Classification of cyclones
Cyclones are classified according to their wind speed. However, the classification varies from region to region. In the United States, they are classified into five different categories based on their wind speed as measured on the Safire-Simpson scale (SS scale).
The types of cyclones are :
- Minimal damage cyclone with a storm surge of 4 to 5 feet.
- Moderate damage cyclone with a storm surge of 6 to 8 feet.
- Extensive damage cyclone with a storm surge of 9 to 12 feet.
- Extreme damage cyclone with a storm surge of 13 to 18 feet.
- Catastrophic damage cyclone with a storm surge of more than 18 feet.
Hazards associated with cyclones
There are three hazards associated with a cyclone, which cause destruction.
- Storm surge: A storm surge is an abnormal rise of sea level near the coast caused by a severe tropical cyclone; as a result, seawater inundates low lying areas of coastal regions drowning human beings and livestock, eroding agricultural land, beaches, and embankments, destroying vegetation and reducing soil fertility.
- Strong wind: The most destructive force of a cyclone comes from fierce winds. These winds are strong enough to easily topple fences, sheds, trees, power poles, and communication systems while hurling helpless people through the air. Many people are killed when the cyclone winds cause buildings and houses to collapse and completely blow away resulting in loss of life and property.
- Flood: Heavy and prolonged rains due to cyclones may cause floods and submergence of low lying areas causing loss of life and property. Floods and coastal inundation due to storm surges pollute drinking water sources causing an outbreak of epidemics. Long after a cyclone has passed, affecting road and rail transport by floodwaters. Water often becomes contaminated from dead animals or rotten food, and diseases like diarrhoea and other infections threaten people.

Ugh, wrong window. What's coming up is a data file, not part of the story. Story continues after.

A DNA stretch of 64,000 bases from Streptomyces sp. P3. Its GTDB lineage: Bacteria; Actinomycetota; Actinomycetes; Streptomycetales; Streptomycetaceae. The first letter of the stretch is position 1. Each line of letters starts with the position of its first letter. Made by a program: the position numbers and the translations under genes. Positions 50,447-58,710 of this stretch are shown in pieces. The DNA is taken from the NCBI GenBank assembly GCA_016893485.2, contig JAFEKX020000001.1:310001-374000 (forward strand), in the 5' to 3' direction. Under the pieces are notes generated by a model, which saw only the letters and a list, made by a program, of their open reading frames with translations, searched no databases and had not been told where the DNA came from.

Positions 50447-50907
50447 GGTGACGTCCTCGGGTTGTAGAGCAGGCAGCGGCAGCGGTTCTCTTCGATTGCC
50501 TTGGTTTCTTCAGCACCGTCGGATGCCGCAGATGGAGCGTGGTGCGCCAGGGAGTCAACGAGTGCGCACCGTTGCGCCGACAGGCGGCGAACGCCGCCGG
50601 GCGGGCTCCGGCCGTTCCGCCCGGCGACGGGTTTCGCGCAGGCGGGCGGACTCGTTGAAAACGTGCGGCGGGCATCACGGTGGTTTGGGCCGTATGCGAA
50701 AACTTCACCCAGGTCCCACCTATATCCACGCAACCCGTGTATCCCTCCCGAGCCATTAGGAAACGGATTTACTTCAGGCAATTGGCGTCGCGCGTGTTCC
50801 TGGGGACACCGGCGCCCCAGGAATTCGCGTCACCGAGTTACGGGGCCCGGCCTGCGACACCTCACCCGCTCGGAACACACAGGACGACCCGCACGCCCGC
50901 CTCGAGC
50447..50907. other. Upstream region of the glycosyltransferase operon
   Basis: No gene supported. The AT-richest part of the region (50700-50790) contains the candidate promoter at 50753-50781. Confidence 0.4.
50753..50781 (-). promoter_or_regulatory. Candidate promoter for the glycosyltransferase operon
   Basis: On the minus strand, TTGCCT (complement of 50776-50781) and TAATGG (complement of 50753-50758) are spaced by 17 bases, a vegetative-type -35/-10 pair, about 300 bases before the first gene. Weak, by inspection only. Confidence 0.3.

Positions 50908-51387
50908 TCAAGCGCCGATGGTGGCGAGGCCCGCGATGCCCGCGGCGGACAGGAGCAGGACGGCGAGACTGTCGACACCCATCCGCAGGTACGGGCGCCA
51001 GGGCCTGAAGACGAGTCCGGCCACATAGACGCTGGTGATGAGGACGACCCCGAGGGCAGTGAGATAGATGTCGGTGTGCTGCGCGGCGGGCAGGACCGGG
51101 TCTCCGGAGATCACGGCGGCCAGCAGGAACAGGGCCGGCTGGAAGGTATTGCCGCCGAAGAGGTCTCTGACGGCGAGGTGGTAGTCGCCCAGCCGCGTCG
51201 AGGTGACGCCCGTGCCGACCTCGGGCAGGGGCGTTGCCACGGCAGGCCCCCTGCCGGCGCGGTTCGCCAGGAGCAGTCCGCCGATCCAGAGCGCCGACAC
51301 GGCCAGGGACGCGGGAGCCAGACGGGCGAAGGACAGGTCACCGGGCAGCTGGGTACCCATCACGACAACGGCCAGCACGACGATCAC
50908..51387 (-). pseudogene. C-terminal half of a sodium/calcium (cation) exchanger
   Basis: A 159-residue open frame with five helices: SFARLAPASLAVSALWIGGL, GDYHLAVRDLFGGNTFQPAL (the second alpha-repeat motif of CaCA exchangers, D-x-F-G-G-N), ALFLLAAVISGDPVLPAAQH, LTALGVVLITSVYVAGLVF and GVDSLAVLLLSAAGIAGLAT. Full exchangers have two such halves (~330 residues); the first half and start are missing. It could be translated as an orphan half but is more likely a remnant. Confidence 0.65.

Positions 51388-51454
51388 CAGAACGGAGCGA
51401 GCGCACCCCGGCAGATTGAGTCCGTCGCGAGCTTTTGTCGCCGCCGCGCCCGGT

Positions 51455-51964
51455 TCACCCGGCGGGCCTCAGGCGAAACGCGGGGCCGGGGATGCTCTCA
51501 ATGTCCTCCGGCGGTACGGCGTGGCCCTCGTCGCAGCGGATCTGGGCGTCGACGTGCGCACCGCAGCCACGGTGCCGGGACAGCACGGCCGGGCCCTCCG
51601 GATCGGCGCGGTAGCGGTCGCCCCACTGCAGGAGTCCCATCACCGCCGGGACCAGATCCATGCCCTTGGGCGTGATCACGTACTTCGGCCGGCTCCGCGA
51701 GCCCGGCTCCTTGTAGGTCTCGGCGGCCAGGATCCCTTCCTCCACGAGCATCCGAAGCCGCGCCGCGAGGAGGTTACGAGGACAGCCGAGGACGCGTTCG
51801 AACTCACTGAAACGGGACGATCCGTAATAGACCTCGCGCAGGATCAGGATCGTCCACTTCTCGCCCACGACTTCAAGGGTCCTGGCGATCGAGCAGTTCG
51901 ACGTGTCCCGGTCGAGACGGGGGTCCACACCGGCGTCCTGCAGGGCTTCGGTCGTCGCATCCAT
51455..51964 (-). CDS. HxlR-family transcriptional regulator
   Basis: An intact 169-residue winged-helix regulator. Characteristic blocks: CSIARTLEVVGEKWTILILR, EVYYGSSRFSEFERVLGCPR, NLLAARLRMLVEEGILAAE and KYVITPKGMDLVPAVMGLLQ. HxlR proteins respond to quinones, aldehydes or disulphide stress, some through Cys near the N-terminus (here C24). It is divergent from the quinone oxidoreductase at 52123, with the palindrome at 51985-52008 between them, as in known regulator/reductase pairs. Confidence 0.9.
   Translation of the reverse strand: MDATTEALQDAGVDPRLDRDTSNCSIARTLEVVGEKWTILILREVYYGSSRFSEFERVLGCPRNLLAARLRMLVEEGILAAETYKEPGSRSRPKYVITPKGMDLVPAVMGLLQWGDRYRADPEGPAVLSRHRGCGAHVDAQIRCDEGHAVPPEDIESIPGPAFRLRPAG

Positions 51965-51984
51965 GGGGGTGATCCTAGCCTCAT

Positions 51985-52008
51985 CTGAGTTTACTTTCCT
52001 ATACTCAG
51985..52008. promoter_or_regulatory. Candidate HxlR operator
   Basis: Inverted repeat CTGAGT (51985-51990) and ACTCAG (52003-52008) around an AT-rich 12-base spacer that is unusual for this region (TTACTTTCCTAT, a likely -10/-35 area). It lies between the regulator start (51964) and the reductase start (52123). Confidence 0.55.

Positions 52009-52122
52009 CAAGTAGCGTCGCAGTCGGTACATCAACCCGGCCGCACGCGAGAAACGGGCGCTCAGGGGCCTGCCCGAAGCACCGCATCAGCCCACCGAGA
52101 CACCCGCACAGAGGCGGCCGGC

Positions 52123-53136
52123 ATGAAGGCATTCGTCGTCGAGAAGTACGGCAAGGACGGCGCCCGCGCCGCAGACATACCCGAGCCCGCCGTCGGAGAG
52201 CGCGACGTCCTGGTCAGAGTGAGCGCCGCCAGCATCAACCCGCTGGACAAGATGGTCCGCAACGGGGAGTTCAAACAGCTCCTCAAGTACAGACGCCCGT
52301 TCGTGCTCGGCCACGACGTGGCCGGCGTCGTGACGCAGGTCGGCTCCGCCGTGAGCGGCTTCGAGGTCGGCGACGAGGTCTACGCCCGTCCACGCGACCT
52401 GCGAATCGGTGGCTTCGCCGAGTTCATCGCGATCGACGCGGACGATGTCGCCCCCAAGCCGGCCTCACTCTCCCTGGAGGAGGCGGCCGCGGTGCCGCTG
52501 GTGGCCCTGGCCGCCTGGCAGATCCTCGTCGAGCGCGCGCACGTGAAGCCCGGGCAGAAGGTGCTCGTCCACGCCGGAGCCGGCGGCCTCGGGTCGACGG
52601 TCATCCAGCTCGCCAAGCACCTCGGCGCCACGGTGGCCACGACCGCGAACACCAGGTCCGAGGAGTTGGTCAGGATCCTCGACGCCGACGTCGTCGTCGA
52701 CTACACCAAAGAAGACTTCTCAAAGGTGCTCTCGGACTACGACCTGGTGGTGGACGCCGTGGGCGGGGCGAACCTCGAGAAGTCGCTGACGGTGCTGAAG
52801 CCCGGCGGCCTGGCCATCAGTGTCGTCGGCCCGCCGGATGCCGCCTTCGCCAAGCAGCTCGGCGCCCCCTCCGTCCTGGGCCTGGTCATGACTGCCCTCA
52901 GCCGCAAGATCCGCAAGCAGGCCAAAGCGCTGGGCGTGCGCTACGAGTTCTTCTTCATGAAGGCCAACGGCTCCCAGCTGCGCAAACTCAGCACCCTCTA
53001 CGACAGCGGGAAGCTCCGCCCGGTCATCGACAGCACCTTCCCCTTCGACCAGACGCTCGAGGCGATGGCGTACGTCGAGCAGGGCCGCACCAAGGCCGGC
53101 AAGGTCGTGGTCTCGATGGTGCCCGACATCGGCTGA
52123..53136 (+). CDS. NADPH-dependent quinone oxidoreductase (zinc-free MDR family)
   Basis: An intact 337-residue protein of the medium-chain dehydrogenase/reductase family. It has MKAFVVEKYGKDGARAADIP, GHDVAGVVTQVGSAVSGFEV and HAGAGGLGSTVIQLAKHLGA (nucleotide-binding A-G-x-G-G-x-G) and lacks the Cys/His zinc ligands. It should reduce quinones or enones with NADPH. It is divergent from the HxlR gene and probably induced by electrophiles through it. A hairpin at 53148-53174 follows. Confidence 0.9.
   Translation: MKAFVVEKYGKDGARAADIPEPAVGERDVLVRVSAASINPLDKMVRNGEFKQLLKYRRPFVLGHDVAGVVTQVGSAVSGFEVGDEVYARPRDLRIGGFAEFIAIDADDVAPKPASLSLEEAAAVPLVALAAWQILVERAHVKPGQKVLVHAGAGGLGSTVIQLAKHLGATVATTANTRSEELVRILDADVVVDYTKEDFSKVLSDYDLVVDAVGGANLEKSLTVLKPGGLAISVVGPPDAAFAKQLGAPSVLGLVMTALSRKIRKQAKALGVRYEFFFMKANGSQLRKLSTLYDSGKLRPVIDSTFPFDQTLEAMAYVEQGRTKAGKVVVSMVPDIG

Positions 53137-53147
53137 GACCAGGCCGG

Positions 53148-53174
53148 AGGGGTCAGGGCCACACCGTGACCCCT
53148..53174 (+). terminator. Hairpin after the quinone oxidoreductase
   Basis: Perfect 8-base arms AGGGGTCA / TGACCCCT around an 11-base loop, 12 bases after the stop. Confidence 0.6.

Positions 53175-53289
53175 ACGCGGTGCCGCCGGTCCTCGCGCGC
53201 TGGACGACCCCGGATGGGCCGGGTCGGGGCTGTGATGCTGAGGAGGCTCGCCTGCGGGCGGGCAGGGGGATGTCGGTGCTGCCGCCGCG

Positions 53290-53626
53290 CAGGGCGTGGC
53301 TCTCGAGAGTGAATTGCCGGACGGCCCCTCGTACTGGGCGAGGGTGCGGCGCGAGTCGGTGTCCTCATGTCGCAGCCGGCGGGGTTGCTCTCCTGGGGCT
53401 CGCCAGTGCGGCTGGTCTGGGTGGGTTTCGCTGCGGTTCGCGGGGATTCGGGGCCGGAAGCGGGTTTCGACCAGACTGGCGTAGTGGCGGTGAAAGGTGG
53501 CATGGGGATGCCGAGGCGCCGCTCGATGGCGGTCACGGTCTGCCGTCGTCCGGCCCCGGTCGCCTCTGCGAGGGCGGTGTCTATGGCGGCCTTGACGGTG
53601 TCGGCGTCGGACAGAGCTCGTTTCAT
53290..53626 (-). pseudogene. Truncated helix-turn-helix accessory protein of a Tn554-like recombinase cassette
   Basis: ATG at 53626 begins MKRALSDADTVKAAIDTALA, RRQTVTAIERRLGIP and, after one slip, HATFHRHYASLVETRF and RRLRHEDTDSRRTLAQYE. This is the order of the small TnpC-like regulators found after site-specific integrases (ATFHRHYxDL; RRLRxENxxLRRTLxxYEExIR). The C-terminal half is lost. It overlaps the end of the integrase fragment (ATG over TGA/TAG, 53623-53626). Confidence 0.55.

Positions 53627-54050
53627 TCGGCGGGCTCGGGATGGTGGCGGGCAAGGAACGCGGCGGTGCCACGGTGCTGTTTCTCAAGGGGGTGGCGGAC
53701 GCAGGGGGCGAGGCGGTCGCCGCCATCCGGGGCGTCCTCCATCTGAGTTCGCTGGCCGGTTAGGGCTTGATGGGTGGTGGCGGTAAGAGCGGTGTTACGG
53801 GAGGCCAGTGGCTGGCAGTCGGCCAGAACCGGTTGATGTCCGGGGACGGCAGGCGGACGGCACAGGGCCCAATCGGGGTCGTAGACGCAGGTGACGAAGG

Destructive cyclones that occurred in India as well as it borders
1942 Bengal Cyclone: hit near the India/Bangladesh border, resulting in around 40,000 fatalities.
1960 East Pakistan I Cyclone: claiming 6,000 deaths this cyclone hit the eastern portion of Pakistan on October 10 what was known then as East Bengal State.
1963 East Pakistan II Cyclone: on May 23, the cyclone hit present-day Bangladesh (then known as East Pakistan province), causing Twenty-two thousand fatalities due to storm surge and flooding.
1965 Pakistani Bengali Cyclones: two cyclones that hit on May 11 and June 1 killed a total of 47,000 people.
1965 Pakistani Cyclone: hit near Karachi, Pakistan on December 15, causing about 10,000 casualties.
1970 Bhola Cyclone: killed between 300,000 to 500,000- people in East Pakistan (now Bangladesh).
1971 Orissa Cyclone: killed around 10,000- people in Cuttack, Orissa, India.
1977 Andhra Pradesh Cyclone: killed 10,000-people in Andhra Pradesh, India.
1985 Cyclone 01B: on May 25 in Bangladesh, Meghna River Delta a cyclone created a surge 15-20 feet high killing around 6,000 -10,000 people.
1988 Cyclone 04B: on November 26 the cyclone hit the Sundarbans part of Bangladesh. Heavy storm surge killed 2000-people (with 6000-missing). Besides, the storm caused1000 fatalities in Malaysia, Thailand, and western Indonesia.
1991 Bangladesh Cyclone: killed 138,000-people in the Chittagong region of Bangladesh.
1999 Orissa Cyclone: killed around 10,000-people in the Orissa state of India.
2007 Cyclone Sidr: struck Bangladesh on 15 November, and killed at least 3,500 people.
2008 Cyclone Nargis: struck the Ayeyarwady Delta in Myanmar killing over 130,000-people and devastating the country’s largest city, Yangon, making it Myanmar’s deadliest natural disaster in history, the costliest North Indian cyclone on record, and the second deadliest North Indian cyclone in recorded history.